6. the e group

    international (the schwa sound)




    potato (dipthong of the 2 preceding sounds)

    the u group



    no (dipthong of the 2 preceding sounds)


    the a group


    ice (dipthong of preceding sound and see sound)

    naught (dipthong of father sound and winter sound)

    ark (dipthong of father sound and radon sound)


    now (dipthong of preceding sound and winter sound)

    the o group


    or (dipthong of preceding sound and radon sound)

text example

roman alphabet observation

I wanted to call this my roman type theory, but it’s just more of an observation of an interesting pattern. maybe after you read this, you’ll look at the alphabet differently, especially if you’re looking at the alphabet with something obstructing your view of most of it….

what is meant here by the roman alphabet is the characters used to represent the English language to English readers. if you are not familiar with this alphabet, you probably have not made it this far.

it is easiest to illustrate this observation step by step:

    1. consider only the top and bottom portions of the alphabet. write out the alphabet in order with these portions highlighted (brown), using a different color (red) for the 1st instance of each distinct top or bottom.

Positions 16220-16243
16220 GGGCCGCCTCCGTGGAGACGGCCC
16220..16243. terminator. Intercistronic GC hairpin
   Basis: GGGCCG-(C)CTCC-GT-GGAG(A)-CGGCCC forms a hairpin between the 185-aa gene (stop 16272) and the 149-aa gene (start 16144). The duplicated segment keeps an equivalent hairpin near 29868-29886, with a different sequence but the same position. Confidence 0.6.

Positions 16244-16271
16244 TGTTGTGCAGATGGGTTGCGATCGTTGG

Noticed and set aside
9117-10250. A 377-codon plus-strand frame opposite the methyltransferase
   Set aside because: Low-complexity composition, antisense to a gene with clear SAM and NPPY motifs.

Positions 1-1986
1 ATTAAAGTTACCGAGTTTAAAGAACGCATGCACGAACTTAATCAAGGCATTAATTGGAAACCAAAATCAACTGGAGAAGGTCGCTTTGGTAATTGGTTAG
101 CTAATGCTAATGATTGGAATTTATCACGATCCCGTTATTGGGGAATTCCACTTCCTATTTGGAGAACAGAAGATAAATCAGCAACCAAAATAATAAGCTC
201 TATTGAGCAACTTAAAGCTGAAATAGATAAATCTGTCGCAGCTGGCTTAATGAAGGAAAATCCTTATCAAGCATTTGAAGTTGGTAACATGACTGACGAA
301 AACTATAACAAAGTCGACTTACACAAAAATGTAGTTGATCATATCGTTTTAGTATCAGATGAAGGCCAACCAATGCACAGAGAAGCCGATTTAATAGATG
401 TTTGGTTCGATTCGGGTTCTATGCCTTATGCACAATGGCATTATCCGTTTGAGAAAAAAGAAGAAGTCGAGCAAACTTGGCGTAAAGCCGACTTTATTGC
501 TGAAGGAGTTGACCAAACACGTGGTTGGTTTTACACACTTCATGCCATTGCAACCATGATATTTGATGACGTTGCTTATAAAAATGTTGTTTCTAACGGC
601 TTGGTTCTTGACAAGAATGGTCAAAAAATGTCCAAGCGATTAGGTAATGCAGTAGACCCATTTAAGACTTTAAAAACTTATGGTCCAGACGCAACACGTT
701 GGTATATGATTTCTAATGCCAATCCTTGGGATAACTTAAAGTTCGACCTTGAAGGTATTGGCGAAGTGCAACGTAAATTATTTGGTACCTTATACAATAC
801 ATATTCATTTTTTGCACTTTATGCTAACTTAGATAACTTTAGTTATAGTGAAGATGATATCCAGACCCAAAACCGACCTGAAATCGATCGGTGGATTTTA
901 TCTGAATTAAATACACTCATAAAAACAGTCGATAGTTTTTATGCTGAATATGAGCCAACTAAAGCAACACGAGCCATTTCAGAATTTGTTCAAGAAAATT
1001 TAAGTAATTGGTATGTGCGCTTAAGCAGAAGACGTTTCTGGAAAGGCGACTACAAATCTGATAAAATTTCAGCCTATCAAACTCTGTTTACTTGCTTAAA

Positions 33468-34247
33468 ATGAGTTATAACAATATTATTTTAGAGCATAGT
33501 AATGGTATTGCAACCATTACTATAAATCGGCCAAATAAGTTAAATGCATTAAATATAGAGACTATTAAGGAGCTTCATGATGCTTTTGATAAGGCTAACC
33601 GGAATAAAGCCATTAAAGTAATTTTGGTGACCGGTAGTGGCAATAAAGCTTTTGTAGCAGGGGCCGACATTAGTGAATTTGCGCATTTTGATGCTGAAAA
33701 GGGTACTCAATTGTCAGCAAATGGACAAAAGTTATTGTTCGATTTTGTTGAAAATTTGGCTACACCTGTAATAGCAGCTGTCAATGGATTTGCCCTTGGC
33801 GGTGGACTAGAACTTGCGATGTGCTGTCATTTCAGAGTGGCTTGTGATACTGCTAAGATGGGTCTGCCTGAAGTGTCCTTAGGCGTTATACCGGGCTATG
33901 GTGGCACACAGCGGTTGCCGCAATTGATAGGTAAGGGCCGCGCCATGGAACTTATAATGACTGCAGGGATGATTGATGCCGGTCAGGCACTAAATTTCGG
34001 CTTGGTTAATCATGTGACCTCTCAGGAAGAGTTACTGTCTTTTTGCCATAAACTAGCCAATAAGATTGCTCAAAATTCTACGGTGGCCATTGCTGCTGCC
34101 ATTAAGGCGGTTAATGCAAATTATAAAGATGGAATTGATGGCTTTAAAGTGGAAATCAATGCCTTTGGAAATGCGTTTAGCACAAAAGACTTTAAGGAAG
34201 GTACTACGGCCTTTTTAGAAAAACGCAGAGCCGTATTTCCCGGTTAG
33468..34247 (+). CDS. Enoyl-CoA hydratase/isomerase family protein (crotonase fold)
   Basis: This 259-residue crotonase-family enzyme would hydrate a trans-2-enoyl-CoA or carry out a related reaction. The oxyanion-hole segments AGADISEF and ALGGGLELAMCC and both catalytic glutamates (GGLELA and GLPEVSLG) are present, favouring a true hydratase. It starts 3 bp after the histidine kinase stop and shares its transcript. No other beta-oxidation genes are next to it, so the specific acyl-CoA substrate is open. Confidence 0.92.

1. remove each letter not containing the 1st instance of a top or bottom.

    1. remove the middles of the letters and subsequent instances of tops and bottoms.

    1. condense the remaining tops and bottoms by shifting leftward.

    1. this is where the pattern becomes more obvious. there are only 6 distinct tops and bottoms in the roman alphabet. they are described below in the illustration as:
      • single point
      • line / curve
      • curve
      • line
      • double point
      • triple point

  1. the order in which these 6 tops and bottoms appear is illustrated below (and could also be 1/5 2 3 4 5/1 6, depending on how you look at it).

in conclusion, not only are there only 6 distinct tops and bottoms, but the order in which they appear creates this interesting pattern. these numbers or shapes could be used to represent the alphabet as a whole.

chromo watch ideas

These are sketches for a watch which uses color to identify the time of day.